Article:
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Prayer for the week

09 May 2014

Christians, particularly the clergy, can feel threatened by each other. Rob Wickham offers a remedy


Our only Father, humble us Mary-like before the cross of your Son, our Lord, Jesus of Nazareth, so that through the Spirit we may be joined in the one body, the Church, thus becoming your mighty prayer for the world. Gracious God, whose grace terrorizes and sustains us, we pray for courage as we begin this course. Invade our lives, robbing us of fear and envy so we might begin to trust one another and in the process discover a bit of the truth. In this serious business grant us the joy and humour that comes from your presence. And for your sake, save us from being dull. Amen.

Stanley Hauerwas (b. 1940) from Prayers Plainly Spoken  (Triangle/SPCK, 1999)

SOME years ago, after nearly 15 years in inner-city ministry, I decided that it was time to do some more study. I enrolled on an MA course at King's College, London, which focused on theology, politics, and faith-based organisations. In many ways, this explosive mix is the core of our everyday existence of both proclamation and prophecy in the inner city, and so I felt that this would be a good way of trying to understand better the ministry that I have been offering up until now.

I remember vividly sitting in my first class, with all my insecurities oozing from every pore. I was just not clever enough to behere; everyone else was much more academic, and I, as always, was the thick one in the corner.

But then I came across this prayer, which has affected my understanding of reflection and study greatly. For many, study and further training can be seen as boring. Ask any teacher who has been told to attend yet another course or conference on a topic that he or she is not really interested in.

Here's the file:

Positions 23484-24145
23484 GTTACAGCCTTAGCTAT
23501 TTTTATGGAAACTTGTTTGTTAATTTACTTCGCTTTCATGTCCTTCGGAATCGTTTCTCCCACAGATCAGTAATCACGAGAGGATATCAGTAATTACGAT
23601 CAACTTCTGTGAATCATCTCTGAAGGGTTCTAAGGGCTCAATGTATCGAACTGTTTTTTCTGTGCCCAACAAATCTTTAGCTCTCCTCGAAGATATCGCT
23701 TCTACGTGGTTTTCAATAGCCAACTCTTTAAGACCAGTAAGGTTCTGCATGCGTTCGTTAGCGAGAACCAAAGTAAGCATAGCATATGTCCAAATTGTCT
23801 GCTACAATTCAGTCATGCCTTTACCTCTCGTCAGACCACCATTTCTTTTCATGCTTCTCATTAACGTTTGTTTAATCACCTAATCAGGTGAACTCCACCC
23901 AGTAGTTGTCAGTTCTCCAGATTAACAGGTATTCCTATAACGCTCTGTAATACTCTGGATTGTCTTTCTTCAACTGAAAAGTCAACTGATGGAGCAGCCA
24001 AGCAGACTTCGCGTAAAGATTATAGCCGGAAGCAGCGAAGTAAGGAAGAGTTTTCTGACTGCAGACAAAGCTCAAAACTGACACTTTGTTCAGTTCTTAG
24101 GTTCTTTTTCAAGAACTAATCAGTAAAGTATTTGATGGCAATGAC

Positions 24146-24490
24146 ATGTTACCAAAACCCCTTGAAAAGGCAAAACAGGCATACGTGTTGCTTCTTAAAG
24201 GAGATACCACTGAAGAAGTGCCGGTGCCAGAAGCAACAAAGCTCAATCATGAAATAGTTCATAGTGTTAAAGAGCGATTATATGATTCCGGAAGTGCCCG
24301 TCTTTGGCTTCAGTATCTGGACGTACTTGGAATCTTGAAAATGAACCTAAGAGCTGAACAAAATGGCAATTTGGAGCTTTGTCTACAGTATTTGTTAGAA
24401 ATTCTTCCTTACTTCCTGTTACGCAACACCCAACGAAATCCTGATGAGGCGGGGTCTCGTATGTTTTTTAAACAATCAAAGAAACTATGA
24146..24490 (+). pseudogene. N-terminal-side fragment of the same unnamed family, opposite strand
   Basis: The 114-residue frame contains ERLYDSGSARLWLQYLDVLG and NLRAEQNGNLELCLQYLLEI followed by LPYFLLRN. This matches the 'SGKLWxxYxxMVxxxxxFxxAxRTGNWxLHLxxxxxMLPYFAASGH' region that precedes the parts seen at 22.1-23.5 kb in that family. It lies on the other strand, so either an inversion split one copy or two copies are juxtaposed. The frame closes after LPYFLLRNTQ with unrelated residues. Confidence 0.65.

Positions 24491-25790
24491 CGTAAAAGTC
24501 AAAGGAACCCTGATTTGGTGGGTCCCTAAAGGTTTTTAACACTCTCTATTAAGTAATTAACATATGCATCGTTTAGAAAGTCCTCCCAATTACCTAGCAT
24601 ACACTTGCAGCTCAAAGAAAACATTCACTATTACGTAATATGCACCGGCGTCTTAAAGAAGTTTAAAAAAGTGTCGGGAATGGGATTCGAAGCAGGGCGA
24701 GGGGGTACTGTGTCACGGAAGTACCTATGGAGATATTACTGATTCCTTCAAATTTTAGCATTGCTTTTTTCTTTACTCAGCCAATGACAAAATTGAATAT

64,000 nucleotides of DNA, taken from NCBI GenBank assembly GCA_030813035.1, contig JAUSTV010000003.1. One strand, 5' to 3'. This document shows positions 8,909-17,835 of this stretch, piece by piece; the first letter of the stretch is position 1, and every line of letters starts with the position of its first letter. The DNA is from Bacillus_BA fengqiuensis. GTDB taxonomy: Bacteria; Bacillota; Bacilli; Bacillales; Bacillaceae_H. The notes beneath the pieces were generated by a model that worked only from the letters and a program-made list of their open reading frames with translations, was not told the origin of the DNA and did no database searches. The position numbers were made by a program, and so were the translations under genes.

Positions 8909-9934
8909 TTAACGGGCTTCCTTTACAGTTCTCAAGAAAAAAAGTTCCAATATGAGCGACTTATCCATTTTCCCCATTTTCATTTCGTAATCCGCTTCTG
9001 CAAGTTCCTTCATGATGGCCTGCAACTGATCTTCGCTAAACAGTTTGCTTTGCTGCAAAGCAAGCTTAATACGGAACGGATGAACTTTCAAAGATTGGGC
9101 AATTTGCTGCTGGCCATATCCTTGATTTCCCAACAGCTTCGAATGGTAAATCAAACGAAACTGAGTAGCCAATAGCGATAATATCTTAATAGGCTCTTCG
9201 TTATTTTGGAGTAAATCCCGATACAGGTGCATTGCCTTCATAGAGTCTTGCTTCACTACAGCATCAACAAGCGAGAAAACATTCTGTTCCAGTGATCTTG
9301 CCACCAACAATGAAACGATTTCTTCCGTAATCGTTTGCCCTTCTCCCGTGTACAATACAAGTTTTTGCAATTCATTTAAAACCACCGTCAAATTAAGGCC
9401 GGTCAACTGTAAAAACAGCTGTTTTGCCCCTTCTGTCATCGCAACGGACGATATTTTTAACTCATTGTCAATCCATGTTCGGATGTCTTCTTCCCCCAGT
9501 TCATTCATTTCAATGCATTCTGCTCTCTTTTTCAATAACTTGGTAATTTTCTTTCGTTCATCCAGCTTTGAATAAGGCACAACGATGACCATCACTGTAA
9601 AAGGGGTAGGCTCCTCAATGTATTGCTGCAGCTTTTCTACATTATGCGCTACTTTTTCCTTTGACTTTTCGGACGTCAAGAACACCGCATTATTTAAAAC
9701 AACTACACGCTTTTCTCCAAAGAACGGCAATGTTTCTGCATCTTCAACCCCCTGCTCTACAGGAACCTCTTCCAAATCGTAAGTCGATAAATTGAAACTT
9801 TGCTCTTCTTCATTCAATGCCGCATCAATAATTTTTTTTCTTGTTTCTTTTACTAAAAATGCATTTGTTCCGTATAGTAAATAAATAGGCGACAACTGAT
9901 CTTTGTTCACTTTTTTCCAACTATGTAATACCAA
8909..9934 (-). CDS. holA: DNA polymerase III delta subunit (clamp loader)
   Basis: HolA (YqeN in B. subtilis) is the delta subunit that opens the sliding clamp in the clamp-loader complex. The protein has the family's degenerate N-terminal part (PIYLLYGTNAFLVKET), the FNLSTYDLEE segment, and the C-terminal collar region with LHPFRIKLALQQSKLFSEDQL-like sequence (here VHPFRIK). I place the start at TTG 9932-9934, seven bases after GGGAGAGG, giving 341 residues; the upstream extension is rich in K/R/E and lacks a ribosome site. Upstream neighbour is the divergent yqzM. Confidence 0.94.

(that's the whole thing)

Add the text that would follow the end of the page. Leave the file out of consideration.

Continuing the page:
Christians, however, must view reflection and study differently. When Christians come together to study, we must pray that the triune God of love makes himself known in the heart of all that we are learning. We must pray for the courage to let grace sustain us, but also to unnerve us to a different way of life.

We must pray that our lives and, just as importantly, others' lives may be transformed, and that we may not be threatened by each other, but work together. This, I know, can be difficult for the clergy especially. I have lost count of the members of clergy I have come across who are threatened by others' ministry, especially when new creativity is being championed. It would seem that we want others to do well . . . but not that well.

Professor Hauerwas is right. We do need to let our guard down, in the gift of grace, and learn to trust each other better, in a deep spirit of generosity. We cannot let our personaland corporate insecurities set our agenda: they diminish the life of the Church, thatgreat prayer for the world. We cannotbe bound by fear and envy; for these, too, weaken the great prayer for the world. Indeed, love is cast out by fear, not the other way round.

Perhaps Professor Hauerwas is also right in that humour and joy provide such important ingredients when we are faced with our differences when we study and we are threatened. Let us rejoice in difference and in the gift of diversity, and in the learning that comes from listening to one another.

What is clear in this prayer is that God is not dull, study of him should, there-fore, not be dull, and our diversity is certainly not dull. Let us pray that the great prayer for the world may also not be dull, as I do fear that, for many, we currently are.

The Revd Rob Wickham is the Rector of St John-at-Hackney, in east London.

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